08/04/2008 11:00PM

Good spot for Danak comeback


SARATOGA SPRINGS, N.Y. - In what must be something of a racing rarity, the Grade 2 Fourstardave Handicap holds the distinction of producing the current 1 1/16-mile record holders on both Saratoga turf courses.

Back in 1991, when the race was called the Daryl's Joy, none other than Fourstardave himself won it for the second straight year and posted a time of 1:38.91 on the Mellon - then known as the "main" - that still stands.

As part of his championship campaign, Leroidesanimaux won the Fourstardave's 2005 renewal and set the inner-course mark of 1:39.92.

In the 14 years that the Fourstardave has been run on grass since the beyer Speed Figures were published (it was rained off in 1992 and 2002), the Beyer par is 107. Unlike many dirt races - Saturday's Grade 1 Test Stakes, for instance, where winners have posted widely varying figures anywhere from 88 to 110 - those 14 winners all fell into a narrow range of 104-109, which reflects that turf routers tend to run more consistent figures and don't usually exhibit the wild form-cycle swings more commonly seen among dirt sprinters.

The top figure of 109 has been run four times, most recently by Leroidesanimaux, but someone would have to step up big-time to approach that level Sunday. None of the 11 entrants have matched the 107 par from 140 combined starts on turf, and five have never put up a triple-digit figure.

In a sign of the times, the majority of the field will be coming off layoffs: Red Giant hasn't run since the Jamaica last October; War Monger makes his first start since the Maker's Mark in April; Danak last ran in Dubai in February; Stalingrad has been away since prompting the pace in the Manhattan almost two months ago; Inca King took June and July off after winning the ungraded Opening Verse Stakes; and longshot Elusive Fort has been absent since running sixth in the Mervin Muniz Handicap five months ago.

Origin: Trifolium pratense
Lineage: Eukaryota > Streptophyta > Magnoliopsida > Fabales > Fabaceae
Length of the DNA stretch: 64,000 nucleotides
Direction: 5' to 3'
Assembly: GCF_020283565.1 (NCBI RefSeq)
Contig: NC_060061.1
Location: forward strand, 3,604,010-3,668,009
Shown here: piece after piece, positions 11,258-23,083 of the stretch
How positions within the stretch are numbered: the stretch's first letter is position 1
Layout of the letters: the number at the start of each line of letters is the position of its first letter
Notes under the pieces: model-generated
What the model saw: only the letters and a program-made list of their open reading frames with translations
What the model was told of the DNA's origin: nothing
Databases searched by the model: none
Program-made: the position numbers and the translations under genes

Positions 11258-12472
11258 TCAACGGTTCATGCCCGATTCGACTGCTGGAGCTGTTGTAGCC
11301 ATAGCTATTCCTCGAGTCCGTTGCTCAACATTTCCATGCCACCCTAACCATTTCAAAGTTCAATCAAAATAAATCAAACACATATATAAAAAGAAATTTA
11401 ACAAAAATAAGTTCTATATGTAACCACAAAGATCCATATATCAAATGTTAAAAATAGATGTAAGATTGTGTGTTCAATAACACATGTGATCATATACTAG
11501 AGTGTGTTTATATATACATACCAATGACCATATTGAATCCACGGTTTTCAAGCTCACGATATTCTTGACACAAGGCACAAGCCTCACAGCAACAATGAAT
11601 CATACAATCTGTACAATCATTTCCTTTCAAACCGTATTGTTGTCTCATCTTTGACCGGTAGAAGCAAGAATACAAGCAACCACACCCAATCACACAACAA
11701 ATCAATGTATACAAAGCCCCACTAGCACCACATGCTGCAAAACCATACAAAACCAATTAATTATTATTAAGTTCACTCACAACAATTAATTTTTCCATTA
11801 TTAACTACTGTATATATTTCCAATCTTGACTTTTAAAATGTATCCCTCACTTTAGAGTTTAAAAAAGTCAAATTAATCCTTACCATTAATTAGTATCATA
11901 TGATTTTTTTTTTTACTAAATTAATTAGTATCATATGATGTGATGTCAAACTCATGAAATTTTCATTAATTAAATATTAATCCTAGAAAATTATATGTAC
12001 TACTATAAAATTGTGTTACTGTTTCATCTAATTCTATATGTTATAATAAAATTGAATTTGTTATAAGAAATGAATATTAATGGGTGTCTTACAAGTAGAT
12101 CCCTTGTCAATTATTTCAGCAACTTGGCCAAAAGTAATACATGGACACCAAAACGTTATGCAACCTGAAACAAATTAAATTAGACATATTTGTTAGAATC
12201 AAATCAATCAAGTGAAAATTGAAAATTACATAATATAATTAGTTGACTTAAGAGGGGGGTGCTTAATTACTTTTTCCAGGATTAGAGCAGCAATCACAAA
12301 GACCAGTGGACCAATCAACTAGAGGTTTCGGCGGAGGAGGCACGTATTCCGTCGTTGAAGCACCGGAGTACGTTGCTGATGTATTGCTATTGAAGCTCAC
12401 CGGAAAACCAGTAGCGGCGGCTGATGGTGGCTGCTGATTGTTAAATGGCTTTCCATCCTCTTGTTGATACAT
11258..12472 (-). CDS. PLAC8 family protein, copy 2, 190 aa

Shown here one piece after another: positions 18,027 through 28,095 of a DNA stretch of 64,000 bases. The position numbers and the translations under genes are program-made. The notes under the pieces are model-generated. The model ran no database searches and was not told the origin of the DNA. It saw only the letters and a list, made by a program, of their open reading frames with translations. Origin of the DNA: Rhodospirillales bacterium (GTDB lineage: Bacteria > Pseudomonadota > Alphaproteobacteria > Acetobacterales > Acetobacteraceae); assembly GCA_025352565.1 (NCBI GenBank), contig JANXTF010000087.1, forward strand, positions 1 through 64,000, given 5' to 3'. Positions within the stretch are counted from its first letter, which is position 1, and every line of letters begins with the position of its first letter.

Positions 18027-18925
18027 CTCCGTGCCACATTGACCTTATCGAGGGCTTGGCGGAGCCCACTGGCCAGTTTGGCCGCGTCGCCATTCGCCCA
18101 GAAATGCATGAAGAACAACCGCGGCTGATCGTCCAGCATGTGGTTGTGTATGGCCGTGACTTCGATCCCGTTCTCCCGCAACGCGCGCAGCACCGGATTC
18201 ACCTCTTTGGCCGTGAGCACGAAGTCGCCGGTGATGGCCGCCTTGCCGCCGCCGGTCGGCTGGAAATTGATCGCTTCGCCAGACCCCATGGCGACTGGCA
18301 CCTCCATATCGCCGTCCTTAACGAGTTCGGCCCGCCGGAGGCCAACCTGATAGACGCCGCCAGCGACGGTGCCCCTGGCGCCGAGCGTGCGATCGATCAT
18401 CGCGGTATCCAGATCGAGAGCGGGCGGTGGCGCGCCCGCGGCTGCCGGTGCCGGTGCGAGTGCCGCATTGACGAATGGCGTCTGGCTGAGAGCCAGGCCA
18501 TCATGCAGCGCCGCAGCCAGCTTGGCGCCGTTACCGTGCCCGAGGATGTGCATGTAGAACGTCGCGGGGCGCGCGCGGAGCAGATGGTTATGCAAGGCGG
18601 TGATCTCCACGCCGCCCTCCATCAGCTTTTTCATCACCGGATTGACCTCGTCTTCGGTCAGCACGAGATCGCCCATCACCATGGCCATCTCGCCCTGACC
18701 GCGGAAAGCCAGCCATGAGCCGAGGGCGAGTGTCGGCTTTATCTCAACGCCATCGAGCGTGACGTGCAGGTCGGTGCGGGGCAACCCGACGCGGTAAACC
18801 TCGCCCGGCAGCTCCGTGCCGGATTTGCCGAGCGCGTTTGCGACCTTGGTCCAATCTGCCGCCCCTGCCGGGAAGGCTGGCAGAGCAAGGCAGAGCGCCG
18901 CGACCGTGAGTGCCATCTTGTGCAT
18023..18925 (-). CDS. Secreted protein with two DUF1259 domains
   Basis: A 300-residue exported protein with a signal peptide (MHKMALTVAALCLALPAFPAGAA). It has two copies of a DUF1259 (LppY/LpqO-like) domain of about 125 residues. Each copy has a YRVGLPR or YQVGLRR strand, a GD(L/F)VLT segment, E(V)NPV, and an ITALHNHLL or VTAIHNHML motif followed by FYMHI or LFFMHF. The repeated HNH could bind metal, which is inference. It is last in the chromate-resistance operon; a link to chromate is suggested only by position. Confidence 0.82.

This may turn out to be a good spot for Danak, who was beaten only 1 1/2 lengths in last year's Arlington Million, despite lacking room on the far turn behind a very slow pace. The 10 furlongs of the Million also may have been a little farther than Danak wanted to go, considering 4 of his 5 wins in Ireland came at seven furlongs to a mile, and the lone exception was a 1 1/8-mile allowance race against only two rivals.

Danak will be making his first start for Kiaran McLaughlin, who has won this race twice and also saddled layoff turf-route winner Encinas on Thursday. Perhaps most importantly, Danak gets Lasix for the first time Sunday.

Favorites faltering in turf sprints

Hopefully, the scattered thunderstorms in the forecast for Sunday will bypass the track. During the opening week, 13 races were rained off the turf - more than double the entire meet total of six last year.

If it seems like every other turf race has been a 5 1/2-furlong sprint on the Mellon, it's actually only been one of every three. Seven of the first 21 turf races were sprints, and favorites were blanked, though four winners were second or third choice. Favorites won half of the 14 turf routes, however.

Wide open jockey and trainer races

The trainer and jockey races are developing into free-for-alls. Through the first eight days, three-time Spa titlist John Velazquez had a 10-9 lead on defending champ Cornelio Velasquez, with Eibar Coa (7) and Edgar Prado (6) well within striking range and capable of getting hot at any time.

Meanwhile, no one's doing more with less than Channing Hill, whose four winners - The Truffle Man ($43), Critical Cathy ($11), Unflagging ($62.50), and Over Forli ($41.20) - have averaged a $39.40 payoff.

Steve Asmussen topped the trainer standings with five winners, four of which were juvenile second-time starters, including Jardin ($26.40) in a slowly-run Schuylerville that received a 67 Beyer.

Right behind with four wins were Gary Contessa, Todd Pletcher, whose three 2-year-old winners match his total from Saratoga 2007; and Rick Dutrow.

Jonathan Sheppard won back-to-back Saratoga meet titles in 1984-85. Though he probably isn't going to do that again, he's off to a heck of a good start: Forever Together ($20) went last-to-first in the Diana, Come Close ($33.80) won a turf sprint off a November layoff, and The Price of Love ($15.80) won the Jonathan Kiser Stakes over the jumps Thursday.

The top average win payoff of $37.10 belongs to David Duggan, a former exercise rider for Neil Drysdale and an assistant trainer for John Kimmel and Eoin Harty before going out on his own three years ago.

Duggan sent out turf upsetters Lyke a Hurricane ($26.60) and Cagey Girl ($47.60), and his take on the hot start was refreshing.

"The horses are doing well at the right time," he explained. "It's not rocket science. It's all about getting them in the right spots."